Endoscopy 2005; 37(12): 1181-1185
DOI: 10.1055/s-2005-870558
Original Article
© Georg Thieme Verlag KG Stuttgart · New York

Effects of Capsule Endoscopy on Cardiac Pacemakers

G.  Payeras1 , J.  Piqueras1 , V.  J.  Moreno1 , A.  Cabrera2 , D.  Menéndez3 , R.  Jiménez4
  • 1Department of Digestive Diseases, Division of Endoscopy, Hospital San Francisco de Asís, Madrid, Spain
  • 2Department of Digestive Diseases, Division of Endoscopy, Hospital Central de la Defensa, Madrid, Spain
  • 3Department of Cardiology, Hospital Central de la Defensa, Madrid, Spain
  • 4Ciencias de la Salud, Universidad Juan Carlos I, Madrid, Spain
Further Information

Publication History

Submitted 7 December 2004

Accepted after revision 22 April 2005

Publication Date:
05 December 2005 (online)

Background and Study Aims: Capsule endoscopy is a new, noninvasive diagnostic technique which enables visualization of the mucosa of the small intestine in physiological conditions and without the need to subject the patient to external radiation. Wireless capsule video endoscopy is contraindicated in patients with a cardiac pacemaker. However, on the basis of the characteristics of the radiofrequency band used by the endoscopic capsule, together with a series of other factors, it is possible that the patient’s use of a pacemaker should not be a contraindication to capsule endoscopy.
Patients and Methods: This work had two phases: an in vitro study, using an interference detector, and an in vivo study involving 20 patients with cardiac pacemakers who showed symptoms or signs that justified a capsule endoscopy investigation.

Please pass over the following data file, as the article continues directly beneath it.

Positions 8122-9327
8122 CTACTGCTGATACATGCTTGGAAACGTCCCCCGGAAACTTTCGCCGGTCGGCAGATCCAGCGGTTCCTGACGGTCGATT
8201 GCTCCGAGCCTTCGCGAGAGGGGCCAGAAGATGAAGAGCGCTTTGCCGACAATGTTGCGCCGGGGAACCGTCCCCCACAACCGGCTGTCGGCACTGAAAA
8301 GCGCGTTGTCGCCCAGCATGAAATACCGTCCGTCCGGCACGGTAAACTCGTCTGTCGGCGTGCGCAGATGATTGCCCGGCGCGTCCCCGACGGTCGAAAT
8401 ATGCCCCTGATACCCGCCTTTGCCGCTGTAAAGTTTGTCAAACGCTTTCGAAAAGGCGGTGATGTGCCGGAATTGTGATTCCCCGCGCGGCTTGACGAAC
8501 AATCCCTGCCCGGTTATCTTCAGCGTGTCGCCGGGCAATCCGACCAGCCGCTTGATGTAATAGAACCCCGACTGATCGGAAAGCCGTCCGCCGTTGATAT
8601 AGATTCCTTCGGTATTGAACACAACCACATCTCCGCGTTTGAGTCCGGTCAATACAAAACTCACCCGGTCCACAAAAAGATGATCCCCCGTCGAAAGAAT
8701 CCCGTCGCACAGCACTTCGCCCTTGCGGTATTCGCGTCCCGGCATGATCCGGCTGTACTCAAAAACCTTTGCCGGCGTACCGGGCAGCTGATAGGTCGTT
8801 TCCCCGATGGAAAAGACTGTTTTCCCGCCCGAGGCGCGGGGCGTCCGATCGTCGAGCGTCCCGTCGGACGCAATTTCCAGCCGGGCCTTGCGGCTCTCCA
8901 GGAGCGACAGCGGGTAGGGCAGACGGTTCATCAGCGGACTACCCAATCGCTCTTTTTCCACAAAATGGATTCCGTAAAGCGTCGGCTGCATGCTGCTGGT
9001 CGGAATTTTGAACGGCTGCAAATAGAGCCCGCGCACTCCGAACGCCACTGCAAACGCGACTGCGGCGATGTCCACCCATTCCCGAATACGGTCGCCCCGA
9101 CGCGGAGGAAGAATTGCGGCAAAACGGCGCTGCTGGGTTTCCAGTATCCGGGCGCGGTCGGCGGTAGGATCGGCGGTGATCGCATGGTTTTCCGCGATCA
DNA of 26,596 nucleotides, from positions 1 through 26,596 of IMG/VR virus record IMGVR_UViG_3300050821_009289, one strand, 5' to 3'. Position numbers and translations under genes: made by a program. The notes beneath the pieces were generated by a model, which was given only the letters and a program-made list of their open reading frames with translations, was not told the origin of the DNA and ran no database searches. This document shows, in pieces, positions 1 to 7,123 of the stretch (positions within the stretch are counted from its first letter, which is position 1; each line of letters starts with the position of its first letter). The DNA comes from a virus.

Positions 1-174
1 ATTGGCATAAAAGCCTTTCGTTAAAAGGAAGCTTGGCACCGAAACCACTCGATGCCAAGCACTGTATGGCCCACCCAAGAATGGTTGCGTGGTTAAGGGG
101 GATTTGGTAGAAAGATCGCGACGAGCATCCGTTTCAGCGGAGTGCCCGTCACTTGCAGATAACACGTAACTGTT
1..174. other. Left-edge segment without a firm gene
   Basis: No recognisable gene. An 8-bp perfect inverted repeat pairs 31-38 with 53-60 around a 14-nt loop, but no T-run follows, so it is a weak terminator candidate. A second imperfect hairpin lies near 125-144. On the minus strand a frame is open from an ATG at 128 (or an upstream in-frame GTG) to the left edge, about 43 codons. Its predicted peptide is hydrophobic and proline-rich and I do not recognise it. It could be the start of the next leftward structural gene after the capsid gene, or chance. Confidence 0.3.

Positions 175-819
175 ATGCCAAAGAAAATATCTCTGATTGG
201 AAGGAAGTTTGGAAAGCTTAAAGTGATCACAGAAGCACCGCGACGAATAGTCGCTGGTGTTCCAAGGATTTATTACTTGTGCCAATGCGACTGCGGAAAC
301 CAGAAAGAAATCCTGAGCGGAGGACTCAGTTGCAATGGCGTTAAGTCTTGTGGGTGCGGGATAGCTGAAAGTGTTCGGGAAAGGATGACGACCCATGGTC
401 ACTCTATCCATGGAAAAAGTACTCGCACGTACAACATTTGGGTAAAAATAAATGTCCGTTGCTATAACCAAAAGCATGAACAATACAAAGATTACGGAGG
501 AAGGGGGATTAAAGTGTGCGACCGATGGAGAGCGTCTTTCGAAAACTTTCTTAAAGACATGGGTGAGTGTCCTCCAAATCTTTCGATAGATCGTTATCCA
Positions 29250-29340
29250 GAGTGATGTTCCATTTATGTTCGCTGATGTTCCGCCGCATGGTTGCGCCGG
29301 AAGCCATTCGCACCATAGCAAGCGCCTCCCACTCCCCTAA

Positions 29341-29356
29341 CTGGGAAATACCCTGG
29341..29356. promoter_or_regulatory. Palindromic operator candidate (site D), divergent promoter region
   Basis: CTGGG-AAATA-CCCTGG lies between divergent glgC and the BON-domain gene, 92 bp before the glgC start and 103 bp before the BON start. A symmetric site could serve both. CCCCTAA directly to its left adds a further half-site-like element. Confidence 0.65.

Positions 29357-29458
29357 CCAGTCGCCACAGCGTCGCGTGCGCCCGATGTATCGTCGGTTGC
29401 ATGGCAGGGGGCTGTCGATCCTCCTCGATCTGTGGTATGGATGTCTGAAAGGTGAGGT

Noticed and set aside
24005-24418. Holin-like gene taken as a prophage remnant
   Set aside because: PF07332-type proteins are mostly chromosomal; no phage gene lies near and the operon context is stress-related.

Results: No interference was observed during the first, in vitro, phase of the study. In the second phase, patients wore a Holter recorder for a mean time of 10 hours, during which the average number of recorded QRS complexes exceeded 30 000. All the pacemakers functioned normally. Interference due only to myopotentials was detected in a single patient in whom modification of the pacemaker programming was necessary. In the other 19 patients, neither sensing nor stimulation failures were observed.
Conclusions: No interference between the pacemaker and the endoscopic capsule was observed. All the pacemakers functioned normally, and no increased incidence of adverse effects was observed. Neither was any pacemaker-induced interference observed on the capsule endoscopy images.


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G. Payeras, M. D.

Department of Digestive Diseases · Division of Endoscopy · Hospital San Francisco de Asís

Joaquín Costa 28 · Madrid 28002 · Spain

Fax: +34-91-5643971

Email: gpayeras@yahoo.es